The Icelandic Sagas are filled with passages of mounds and graves.  Interestingly, it gives rise to the concept of a druagr, a zombie-like corpse who zealously guards the wealth of its mound and occasionally exits to cause trouble to the living.  This belief seems widespread enough that people actually burned corpses to prevent the rise of a druagr (Davidson, The Road to Hel: Study of the Conception of the Dead in Old Norse Literature 43), and it may be that some of the cremation in the archaeological record is linked with this practice, not the cult of Othin.

In any case, it seems clear from both archaeology and the literary record that the dead exist within their graves, that they have power to effect the living (for better or for worse) and that attention and goods paid to them elicit their involvement (Davidson, The Road to Hel: Study of the Conception of the Dead in Old Norse Literature 67).

While modern Heathenry is largely deity centric, it is theorized that in historical Heathenry, ancestors played a larger role in the lives of the average individual – or, should we say, the average family.  The cult of a deity is typically reinforced by a locus of centralized political and social power (Griffiths 15), something beyond the ken of the average family.  Further, one’s ancestors were, and are, presumably closer to one’s daily needs than deities who have larger concerns (Griffiths 27). The final evidence is that, while Christianity quickly eclipsed the cult of the major gods, the cult of the lesser spirits like the ancestors continued long afterwards (Sanmark 159).

Unlike in Scandinavia, howes are rare in Anglo-Saxon England until about the 7th century CE (Griffiths 29).  The archaeological remains in Old England are typically reserved for social elites.  However, small scale cemeteries are known where grains were offered, and it seems likely the Old English honored ancestors within their homes at the hearth (Griffiths 30-31). From the grave sites we have in Old England, archaeology confirms the frequent remains of animal sacrifice (Pollington, The Elder Gods: The Otherword of Early England 447). Ancestors were also associated with the landscape (Sanmark 172).

In late Scandinavian religion, ancestor worship could be construed in two forms. There were the disir, or female protective spirits, who watched over an individual and often appeared in dreams (Davidson, The Road to Hel: Study of the Conception of the Dead in Old Norse Literature 142). These beings seemed to have been female ancestresses of the clan, and may be seen as a continuation of the Germano-Celtic cult of the matronae, or Mothers (Pollington, The Elder Gods: The Otherword of Early England 324).  The Anglo-Saxons may have honored the disir/matronae under the guise of Mother’s Night, which occurred on the eve of modern Christmas (Pollington, The Elder Gods: The Otherword of Early England 328).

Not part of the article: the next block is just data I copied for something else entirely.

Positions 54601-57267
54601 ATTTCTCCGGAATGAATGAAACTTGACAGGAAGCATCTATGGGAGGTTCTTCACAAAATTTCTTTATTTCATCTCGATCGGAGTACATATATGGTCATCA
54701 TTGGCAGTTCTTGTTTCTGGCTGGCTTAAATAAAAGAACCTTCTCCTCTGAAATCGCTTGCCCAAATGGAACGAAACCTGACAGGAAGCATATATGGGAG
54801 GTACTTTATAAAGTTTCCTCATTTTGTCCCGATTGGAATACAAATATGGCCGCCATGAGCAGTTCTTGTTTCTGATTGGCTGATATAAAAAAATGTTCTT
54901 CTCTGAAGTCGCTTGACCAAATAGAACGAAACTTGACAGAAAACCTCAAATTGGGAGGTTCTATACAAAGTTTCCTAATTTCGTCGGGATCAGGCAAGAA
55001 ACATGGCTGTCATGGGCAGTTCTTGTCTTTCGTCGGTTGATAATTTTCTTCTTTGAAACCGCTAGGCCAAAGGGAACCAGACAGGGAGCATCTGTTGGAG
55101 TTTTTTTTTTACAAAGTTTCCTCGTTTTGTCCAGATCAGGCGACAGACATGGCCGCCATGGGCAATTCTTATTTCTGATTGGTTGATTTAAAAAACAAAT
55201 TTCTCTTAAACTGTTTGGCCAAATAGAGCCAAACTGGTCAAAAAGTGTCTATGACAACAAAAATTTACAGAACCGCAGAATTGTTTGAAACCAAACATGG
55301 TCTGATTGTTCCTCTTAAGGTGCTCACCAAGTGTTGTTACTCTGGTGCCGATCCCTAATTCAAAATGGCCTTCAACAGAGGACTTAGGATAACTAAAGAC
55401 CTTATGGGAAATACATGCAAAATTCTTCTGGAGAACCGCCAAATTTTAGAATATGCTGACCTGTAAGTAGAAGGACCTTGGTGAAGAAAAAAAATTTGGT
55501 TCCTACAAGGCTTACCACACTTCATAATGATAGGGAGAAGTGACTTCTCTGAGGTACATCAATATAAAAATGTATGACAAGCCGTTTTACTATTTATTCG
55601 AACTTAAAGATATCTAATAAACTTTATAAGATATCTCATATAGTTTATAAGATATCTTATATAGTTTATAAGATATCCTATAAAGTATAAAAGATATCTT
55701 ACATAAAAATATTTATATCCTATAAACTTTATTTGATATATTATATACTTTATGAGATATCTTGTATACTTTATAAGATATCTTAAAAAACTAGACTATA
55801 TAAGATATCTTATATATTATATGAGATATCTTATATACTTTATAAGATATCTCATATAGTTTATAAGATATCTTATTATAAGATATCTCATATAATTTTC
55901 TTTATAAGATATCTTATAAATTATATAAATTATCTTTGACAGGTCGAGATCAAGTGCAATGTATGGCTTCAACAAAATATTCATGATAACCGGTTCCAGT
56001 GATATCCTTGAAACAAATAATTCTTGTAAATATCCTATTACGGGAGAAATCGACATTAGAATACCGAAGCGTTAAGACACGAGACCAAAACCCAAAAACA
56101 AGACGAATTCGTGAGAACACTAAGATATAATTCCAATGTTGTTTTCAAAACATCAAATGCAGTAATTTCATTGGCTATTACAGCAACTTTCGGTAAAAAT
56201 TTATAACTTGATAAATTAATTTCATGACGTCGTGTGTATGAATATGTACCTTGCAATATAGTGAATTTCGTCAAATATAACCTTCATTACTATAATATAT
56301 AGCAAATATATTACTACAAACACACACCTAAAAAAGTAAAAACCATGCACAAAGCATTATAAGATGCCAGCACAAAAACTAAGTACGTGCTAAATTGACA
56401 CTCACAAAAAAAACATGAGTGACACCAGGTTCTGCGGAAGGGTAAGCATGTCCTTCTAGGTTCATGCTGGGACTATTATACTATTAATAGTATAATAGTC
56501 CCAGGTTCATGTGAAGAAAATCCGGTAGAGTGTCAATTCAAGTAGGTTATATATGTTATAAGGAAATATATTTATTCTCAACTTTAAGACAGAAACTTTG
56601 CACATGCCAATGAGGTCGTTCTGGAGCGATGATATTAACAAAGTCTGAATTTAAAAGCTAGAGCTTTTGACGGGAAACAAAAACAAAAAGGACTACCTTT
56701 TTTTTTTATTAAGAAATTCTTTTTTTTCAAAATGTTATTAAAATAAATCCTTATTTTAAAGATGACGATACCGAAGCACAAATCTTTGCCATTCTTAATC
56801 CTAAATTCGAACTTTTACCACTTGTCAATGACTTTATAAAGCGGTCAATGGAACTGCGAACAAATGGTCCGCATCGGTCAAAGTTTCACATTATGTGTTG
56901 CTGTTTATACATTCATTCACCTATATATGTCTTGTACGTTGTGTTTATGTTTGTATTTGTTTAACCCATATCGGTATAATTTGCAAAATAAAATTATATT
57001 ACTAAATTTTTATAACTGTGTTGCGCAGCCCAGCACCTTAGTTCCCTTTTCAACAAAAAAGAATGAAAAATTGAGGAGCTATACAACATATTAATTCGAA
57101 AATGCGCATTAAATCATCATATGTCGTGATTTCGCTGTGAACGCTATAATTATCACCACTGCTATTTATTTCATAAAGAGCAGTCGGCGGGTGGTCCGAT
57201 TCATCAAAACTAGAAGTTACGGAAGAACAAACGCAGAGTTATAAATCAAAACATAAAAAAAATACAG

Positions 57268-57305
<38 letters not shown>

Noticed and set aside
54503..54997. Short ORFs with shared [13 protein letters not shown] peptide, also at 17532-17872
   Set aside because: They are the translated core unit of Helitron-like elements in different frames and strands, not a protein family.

The other form was the cult of the alfr, usually masculine entities that are liked with the dead dwelling within the mounds (Davidson, The Road to Hel: Study of the Conception of the Dead in Old Norse Literature 117-118, 120). The Anglo-Saxon equivalent are the ielfe or ylfe (Pollington, The Elder Gods: The Otherword of Early England 317-318).  Elves were chthonic beings connected with fertility and death, and were capable of harming humans with “elf-shot” (Pollington, The Elder Gods: The Otherword of Early England 319-321)However, they could also provide magic, prophecy and poetic inspiration: Germanic religion has a fine tradition of “mound-sitting” where people sat or slept on mounds to commune with their inhabitants (Griffiths 39).

To recap, the ancestor cult existed in Anglo-Saxon England to honor the dead, or to supplicate them for esoteric wisdom (Sanmark 167).  A third function was to placate them:  neglect could turn ancestors into potentially malevolent forces (Sanmark 168).  Some corpses were decapitated, presumably to prevent them from returning as druagr (Sanmark 174).

It would seem that, if one ignores the Eddas, the most prevalent afterlife option in literature and archaeology was that of the cult of the dead.

 

Afterlife Options Reconsidered: Modern Heathenry and GVK

With the historical survey of Heathen afterlife beliefs serving as prologue, let us take another look at common afterlife beliefs in Modern Heathenry.

Judging by internet chatter, it seems by far the most common belief (or hope) among mainstream Asatru is a desire to enter the hall of one’s patron god when one dies.  As we noted, outside of Odin and Freyja there is no evidence for this.  We will not further entertain the notion, then.

But if the other gods have some devotees, the lion’s share of mainstream Heathens seems especially concerned about dying in battle and entering Odin’s Valhöll.  The lore certainly supports this.  But what does the lore say? In reference to Odin’s warriors, it says they were slain in battle, and they were aristocrats.

Outside of active duty military, law enforcement and security services, not many people die in battle these days.  Sadly, much of the online posturing about Valhöll is done by people whose closest approach to combat is a LARP session or a redneck bar fight.

Also, how one interprets “aristocracy” in the modern era is problematic; if Odin is still collecting Einherjer, he presumably takes distinguished officers and specialized troops, not buck privates.

One sees in modern Heatheny sophomoric attempts to reinterpret “battle” in terms of fighting physical or mental illnesses.  While such things certainly require physical and emotional strength, they are not on par with combat-related deaths. These mental gymnastics designed to widen the path to Valhöll are misplaced, and possibly a disservice to the memories of the battle-slain.

We also discussed human sacrifice and ritual murder as a path to Valhöll. Capital punishment has become blasé in today’s world (outside of China or the American South) and human sacrifice is universally forbidden.  Not many chances there to ascend to Valhöll, either.